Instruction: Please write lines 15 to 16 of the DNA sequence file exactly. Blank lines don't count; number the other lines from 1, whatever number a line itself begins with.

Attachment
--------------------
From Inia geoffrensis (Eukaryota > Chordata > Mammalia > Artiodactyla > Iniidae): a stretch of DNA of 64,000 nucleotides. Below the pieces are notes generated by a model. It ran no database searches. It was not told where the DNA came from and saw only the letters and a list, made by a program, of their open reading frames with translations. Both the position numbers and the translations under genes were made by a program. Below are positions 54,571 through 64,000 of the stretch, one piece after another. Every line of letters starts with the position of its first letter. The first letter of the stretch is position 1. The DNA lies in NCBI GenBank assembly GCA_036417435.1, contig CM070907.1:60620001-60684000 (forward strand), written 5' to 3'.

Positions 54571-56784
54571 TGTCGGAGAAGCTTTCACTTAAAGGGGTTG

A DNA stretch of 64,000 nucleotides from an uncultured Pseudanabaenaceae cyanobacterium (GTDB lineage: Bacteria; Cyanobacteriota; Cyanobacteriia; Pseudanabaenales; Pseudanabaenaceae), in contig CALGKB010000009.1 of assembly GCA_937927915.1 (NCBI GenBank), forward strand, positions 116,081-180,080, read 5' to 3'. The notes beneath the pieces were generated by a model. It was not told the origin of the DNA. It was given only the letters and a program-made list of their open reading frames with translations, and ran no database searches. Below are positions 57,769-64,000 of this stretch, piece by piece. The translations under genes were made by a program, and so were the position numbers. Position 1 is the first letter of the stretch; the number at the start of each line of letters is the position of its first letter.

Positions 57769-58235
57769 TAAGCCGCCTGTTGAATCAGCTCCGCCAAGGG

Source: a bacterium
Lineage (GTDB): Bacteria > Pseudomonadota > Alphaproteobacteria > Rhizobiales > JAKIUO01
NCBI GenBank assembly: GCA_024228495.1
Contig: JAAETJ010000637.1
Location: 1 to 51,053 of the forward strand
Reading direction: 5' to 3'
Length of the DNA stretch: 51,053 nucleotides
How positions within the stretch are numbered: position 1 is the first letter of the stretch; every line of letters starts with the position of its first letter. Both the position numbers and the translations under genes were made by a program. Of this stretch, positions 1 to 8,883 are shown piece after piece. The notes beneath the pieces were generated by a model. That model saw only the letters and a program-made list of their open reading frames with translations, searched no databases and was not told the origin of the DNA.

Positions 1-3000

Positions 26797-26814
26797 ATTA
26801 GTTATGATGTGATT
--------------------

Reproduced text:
Positions 1-3000

Positions 26797-26814